Battery Park

As the sun went down, Mrs. Gunter, Kim, and Kurt had a picnic in Battery Park.

Kim was all set to relax. She was tired after her long day of job hunting.

After the picnic, Kurt went to the railing and pointed at the Statue of Liberty.

“Why is the Statue of Liberty holding up an ice cream cone?” he asked.

Kim smiled. “Kurt! That's not an ice cream cone! It’s a torch”

“What's a torch?”
“A torch is a stick with fire on one end,” said Kim.
“Fire is cool!” said Kurt.

“A torch is what they used in the old days when there were no lights,” Mrs, Gunter explained.

“I'll bet Dwight, the Man of Light sells torches!” said Kurt.

Kim smiled. “And since it’s Dwight,” she said, “I'll bet the price is right!”

Mrs. Gunter explained, “The Statue of Liberty was given to the United States by France.”

“You mean it was a gift?” Kurt asked.
Mrs. Gunter nodded.

“Man,” he said, “that’s one big present! They must have needed a big box to gift wrap it.

“I think they sent it over here in parts and then welded the parts back together to make the statue.”

“Welding is cool!” said Kurt.
“There are cooler things in life than welding,” said Mrs. Gunter.
“Like what?” said Kurt.

“Like being free,” said Mrs. Gunter. “People here in the United States are free. Mr. Fremont is free to hire Kim or not hire her. And Kim is free to take the job he offers her or not. Later on, if Kim decides to try to find a different job, she is free to do it. If we decide to pack up our stuff and leave Brooklyn, we are free to do it. Also, we are free to say what we feel like saying. That's what liberty means. It means being free to do what you wish, say what you wish, and think what you wish. Do you understand?”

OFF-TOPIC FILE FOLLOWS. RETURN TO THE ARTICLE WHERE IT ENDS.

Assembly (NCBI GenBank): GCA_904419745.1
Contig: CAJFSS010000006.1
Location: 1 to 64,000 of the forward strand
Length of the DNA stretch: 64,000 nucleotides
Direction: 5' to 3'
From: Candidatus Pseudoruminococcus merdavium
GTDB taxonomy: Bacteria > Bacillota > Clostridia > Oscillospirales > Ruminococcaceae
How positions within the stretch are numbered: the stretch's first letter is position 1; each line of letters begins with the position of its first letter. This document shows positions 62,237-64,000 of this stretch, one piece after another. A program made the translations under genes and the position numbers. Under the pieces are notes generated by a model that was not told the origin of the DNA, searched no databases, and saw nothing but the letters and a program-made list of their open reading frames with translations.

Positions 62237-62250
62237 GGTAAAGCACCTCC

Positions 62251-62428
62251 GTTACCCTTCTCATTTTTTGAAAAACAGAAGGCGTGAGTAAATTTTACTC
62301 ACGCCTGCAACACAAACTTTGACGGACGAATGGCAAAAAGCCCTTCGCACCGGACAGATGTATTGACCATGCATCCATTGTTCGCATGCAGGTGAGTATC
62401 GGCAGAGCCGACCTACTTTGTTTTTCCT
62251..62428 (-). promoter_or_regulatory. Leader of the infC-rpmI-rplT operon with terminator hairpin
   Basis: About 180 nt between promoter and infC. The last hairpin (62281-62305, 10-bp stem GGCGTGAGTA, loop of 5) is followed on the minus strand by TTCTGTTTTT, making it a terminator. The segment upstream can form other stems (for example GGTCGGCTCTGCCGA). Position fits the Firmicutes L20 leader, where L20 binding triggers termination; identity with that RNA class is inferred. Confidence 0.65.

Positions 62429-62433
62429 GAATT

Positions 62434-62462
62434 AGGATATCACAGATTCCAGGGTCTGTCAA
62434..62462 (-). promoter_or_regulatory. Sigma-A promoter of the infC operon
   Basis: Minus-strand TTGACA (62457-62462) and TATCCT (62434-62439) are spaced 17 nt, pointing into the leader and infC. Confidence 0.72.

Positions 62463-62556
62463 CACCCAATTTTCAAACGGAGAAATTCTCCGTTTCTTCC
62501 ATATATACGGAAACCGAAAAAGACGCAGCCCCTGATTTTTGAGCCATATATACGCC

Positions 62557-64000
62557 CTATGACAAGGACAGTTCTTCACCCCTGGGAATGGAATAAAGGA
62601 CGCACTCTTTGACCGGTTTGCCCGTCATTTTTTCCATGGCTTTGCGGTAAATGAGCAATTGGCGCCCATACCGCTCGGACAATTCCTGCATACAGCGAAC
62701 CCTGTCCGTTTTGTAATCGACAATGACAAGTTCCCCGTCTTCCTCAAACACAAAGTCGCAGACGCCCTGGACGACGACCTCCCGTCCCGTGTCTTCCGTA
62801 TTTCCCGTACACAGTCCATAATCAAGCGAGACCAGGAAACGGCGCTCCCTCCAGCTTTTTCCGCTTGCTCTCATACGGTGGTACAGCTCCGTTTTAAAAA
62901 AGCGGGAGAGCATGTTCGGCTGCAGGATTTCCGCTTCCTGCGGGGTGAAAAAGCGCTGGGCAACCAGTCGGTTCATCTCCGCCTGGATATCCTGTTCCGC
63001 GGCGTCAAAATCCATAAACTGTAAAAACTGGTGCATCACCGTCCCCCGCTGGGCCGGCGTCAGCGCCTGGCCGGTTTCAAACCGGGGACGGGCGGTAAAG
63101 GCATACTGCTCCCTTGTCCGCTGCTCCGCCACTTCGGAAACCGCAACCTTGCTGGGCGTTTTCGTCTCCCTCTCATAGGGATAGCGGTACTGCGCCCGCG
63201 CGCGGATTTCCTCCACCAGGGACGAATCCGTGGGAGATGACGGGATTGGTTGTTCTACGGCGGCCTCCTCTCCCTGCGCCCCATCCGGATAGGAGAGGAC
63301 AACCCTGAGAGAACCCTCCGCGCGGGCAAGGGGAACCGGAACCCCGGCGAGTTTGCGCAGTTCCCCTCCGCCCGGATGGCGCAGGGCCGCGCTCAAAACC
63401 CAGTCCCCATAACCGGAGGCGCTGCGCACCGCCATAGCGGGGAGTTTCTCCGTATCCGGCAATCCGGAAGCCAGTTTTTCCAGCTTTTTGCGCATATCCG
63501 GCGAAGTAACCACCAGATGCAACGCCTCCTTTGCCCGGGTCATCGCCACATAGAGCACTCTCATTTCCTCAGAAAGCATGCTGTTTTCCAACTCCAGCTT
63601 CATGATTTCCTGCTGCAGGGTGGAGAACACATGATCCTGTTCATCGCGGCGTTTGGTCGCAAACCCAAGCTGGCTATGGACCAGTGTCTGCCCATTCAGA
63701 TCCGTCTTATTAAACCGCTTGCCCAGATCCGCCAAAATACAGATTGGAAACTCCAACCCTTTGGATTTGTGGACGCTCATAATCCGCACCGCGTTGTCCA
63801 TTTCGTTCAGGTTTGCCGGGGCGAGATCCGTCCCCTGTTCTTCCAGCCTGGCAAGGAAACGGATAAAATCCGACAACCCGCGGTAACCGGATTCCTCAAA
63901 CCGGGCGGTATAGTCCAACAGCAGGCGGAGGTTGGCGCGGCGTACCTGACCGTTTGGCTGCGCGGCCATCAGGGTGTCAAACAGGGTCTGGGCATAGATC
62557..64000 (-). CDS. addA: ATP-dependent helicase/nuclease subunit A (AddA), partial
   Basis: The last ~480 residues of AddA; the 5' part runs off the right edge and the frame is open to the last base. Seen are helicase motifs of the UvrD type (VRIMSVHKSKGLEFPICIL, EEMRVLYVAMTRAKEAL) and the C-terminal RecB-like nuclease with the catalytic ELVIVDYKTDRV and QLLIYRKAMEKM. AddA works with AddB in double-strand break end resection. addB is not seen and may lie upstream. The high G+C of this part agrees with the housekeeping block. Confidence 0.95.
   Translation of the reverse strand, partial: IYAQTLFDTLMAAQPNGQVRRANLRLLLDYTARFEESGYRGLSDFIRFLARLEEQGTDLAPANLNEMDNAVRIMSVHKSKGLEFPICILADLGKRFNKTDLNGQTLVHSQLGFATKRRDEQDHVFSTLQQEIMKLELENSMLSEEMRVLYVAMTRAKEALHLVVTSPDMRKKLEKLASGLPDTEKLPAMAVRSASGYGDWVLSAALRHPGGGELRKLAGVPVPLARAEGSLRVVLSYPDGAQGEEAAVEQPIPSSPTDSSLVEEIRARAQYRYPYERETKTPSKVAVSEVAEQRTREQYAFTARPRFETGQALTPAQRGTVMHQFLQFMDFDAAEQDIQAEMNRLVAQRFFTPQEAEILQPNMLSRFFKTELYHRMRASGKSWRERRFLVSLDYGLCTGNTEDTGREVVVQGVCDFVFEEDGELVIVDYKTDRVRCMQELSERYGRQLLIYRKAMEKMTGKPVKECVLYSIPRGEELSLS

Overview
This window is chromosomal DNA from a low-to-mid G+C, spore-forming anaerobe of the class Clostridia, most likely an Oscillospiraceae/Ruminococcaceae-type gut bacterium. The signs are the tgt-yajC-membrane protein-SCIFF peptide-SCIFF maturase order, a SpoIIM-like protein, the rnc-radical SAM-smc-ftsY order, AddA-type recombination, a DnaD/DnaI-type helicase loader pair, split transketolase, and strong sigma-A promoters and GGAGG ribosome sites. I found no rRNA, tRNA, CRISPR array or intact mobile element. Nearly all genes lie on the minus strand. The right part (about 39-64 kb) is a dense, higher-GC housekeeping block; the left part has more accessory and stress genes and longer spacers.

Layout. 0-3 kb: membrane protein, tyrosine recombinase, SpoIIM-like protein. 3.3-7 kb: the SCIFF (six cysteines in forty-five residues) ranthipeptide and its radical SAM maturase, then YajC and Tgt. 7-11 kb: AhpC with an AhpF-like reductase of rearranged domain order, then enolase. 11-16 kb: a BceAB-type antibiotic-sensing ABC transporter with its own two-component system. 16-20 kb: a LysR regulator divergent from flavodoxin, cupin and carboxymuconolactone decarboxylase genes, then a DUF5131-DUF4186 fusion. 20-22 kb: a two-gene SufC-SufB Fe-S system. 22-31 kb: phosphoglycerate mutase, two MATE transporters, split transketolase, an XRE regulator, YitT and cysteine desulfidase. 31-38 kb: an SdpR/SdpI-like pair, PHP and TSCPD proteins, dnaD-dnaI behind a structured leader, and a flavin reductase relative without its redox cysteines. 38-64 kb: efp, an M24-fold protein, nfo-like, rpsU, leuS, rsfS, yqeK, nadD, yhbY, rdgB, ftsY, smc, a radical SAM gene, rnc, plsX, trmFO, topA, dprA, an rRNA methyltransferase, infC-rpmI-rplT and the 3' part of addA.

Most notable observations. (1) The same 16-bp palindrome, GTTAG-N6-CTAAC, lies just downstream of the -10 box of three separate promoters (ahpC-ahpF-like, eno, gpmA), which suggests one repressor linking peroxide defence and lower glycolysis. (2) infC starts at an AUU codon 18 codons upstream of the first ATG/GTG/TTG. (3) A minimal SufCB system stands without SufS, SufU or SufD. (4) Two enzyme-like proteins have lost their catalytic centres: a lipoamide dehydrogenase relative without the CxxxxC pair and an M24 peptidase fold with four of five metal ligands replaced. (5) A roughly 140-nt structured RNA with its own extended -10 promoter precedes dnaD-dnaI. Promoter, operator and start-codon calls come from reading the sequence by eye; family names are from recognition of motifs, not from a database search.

Kurt nodded.
Mrs. Gunter went on, “The Statue of Liberty reminds us that we are free. It reminds us that liberty is a priceless thing.”

Kurt looked back at the Statue of Liberty. He was thinking of all the things he was free to be when he got bigger: a baseball player, a shop owner, a banker, a baker, a race car driver, a spaceship driver.

“I see what you mean,” he said. “Liberty is even cooler than welding.”

Kurt helped Kim and his mom clean up the picnic. They tossed their trash into a trash can. Then they went to the subway stop to catch a train back to Brooklyn.